What is liver disease? What is pancreatic cancer? What are liver tumors

How do I get treatment?

For further information and appointments please see the below contact numbers:

For Mr Rob Hutchins:

020 7234 2940

For the following Consultants:

020 7234 2730

Professor Nigel Heaton
Mr Parthi Srinivasan
Mr Andreas A. Prachalias
Dr Phil M. Harrison
Dr Michael Heneghan

Treatment for Pancreatic Cancer London

What is Pancreatic Cancer?

Pancreatic cancer is a malignant growth or tumour within the pancreatic organ. In the vast majority of patients, their pancreatic tumour is found to be an adenocarcinoma (originates in glandular tissue). However, on rare occasions, both benign and malignant tumours can be found, together with other benign conditions such as “pancreatitis” which may well mimic the symptoms and x-ray appearances of pancreatic cancer.

This is now the sixth most common cause of cancer death in the UK, with around 7000 new patients diagnosed every year in this country alone. Left untreated, pancreatic cancers tend to grow and affect neighbouring organs and blood vessels. Cancer cells can also enter both blood and lymphatic vessels and spread to other organs within the body such as the bones or lungs.


It is common in older people, generally occurring in people aged 65-75 years, but it can occur in much younger individuals. It is slightly more common in males, and in black people. Some researchers have suggested an increased risk of this disease in diabetics.

There are other certain risk factors which may increase the likelihood of a patient developing pancreatic cancer, for example:

  • A history of Pancreatic Stone Disease
  • Chronic pancreatitis
  • Poor diet
  • Smoking

Certain genetic factors and medical conditions can also increase the risk of developing pancreatic cancer:

  • 5-10% of patients with pancreatic cancer have a family history of the disease. (If one has two first-degree relatives (parent, sibling, offspring) with this cancer, one is at a higher risk of getting this disease, compared to the average population.)
  • There are some rare conditions associated with pancreatic cancer. Generally people already know of these conditions before being diagnosed with pancreatic tumours. (Examples are HNPCC, Ataxia telangiectasia, Peutz-Jeghers syndrome, Familial breast cancer and Familial atypical multiple mole melanoma. Some rare high-risk families may have a mutation of the BRCA2 gene.
  • The condition hereditary pancreatitis can increase the risk of cancer significantly (70-100 fold increased risk compared to the average). Most of these patients present with their pancreatitis as children or teenagers. Patients with chronic pancreatitis are at a 15-25 fold increased risk.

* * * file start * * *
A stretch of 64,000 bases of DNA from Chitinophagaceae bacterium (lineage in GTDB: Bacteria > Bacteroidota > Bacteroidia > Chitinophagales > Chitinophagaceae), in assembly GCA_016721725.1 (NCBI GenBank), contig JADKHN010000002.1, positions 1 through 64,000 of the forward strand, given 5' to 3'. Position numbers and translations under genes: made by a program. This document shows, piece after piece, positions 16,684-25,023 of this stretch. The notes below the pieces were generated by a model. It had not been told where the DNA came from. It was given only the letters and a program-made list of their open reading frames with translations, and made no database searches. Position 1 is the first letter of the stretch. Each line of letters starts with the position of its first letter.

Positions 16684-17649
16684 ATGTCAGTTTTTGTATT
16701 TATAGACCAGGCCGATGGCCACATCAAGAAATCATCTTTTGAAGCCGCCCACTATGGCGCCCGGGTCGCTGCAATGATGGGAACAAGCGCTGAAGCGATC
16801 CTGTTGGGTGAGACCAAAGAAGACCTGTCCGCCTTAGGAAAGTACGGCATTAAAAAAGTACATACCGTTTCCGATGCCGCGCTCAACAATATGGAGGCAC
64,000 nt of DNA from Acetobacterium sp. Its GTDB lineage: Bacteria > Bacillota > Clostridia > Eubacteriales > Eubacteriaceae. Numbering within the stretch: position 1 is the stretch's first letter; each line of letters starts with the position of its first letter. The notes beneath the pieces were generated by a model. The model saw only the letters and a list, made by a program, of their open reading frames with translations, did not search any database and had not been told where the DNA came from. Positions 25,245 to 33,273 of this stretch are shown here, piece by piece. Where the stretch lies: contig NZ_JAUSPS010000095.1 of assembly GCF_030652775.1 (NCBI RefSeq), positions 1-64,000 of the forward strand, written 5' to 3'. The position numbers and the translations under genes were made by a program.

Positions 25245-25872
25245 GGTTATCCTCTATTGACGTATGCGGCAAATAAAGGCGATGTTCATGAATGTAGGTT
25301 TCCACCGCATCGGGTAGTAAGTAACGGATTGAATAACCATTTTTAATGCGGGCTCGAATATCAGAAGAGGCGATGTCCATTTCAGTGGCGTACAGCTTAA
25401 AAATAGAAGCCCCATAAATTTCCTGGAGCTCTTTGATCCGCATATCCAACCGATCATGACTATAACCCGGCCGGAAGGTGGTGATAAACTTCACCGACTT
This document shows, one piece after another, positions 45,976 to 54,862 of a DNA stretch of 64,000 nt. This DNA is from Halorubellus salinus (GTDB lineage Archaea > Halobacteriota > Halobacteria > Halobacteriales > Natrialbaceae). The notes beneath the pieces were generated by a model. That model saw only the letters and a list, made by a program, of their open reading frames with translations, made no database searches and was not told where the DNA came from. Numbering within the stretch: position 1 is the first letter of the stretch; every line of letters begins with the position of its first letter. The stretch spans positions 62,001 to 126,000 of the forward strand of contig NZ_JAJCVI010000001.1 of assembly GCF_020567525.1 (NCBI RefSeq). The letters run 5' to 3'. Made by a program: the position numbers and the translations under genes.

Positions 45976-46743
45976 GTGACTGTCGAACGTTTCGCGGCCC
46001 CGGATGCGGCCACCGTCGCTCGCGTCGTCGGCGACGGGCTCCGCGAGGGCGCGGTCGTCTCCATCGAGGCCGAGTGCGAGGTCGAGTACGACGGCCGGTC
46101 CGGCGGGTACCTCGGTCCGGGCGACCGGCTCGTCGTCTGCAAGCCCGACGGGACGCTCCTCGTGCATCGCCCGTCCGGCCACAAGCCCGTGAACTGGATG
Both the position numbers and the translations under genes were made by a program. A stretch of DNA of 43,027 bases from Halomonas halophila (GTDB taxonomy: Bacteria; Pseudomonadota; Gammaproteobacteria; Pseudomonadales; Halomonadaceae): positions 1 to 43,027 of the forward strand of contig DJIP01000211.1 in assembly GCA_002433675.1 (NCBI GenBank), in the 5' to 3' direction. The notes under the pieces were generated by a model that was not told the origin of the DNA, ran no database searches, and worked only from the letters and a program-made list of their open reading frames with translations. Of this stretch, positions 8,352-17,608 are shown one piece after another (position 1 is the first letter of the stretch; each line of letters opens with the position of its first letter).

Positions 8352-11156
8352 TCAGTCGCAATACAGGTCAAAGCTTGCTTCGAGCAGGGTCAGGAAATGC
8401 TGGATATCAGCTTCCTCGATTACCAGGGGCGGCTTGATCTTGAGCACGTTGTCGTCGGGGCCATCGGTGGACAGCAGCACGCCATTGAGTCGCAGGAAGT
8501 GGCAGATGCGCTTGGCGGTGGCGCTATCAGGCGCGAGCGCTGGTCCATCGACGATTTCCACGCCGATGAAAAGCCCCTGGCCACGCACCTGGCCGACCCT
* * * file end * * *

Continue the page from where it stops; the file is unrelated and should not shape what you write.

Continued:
Most pancreatic cancers are adenocarcinomas arising from the glandular lining of the pancreas. The pancreas is divided into a head, neck, body and tail. Over 75% of cancers present in the head of the gland. There are other tumours which can arise in the vicinity of the pancreatic head. These are much rarer than pancreatic cancer and, although the surgical treatment is often identical, there are subtle differences in the chemotherapy regimes for these tumours and their outlook may be very different.

It is important to ask your clinician exactly what your condition is, as internet searches will generally give information on pancreatic cancer and may give you an incorrect prognosis of your problem.

Other tumours that can arise here are cancers of the lower end of the bile duct (cholangiocarcinoma), and cancers of the ampulla (that point in the bowel where the bile duct and pancreatic duct empty) and duodenal cancers (the first part of the bowel after the stomach which wraps around the pancreas). They make up about 5% of tumours in this area – so called peri-ampullary cancers. Adenomas (benign tumours) of the ampulla show up at endoscopy as polyps. They can harbour areas of invasive carcinoma and are thought to be pre-cancerous; the larger the adenoma, the greater the risk. Biopsies taken at endoscopy may not always include the malignant focus.

Endoscopic surveillance, endoscopic resection or even surgical removal should be considered, and the entire lump should be carefully examined by the pathologist. Patients with familial adenomatous polyposis (FAP), an inherited condition, can present with multiple duodenal polyps.

Pancreatic cancer has a nasty habit of growing silently and showing itself when it has already gone past the operable stage. Only about 10-20% of patients with pancreatic cancer are amenable to surgical removal of the tumour.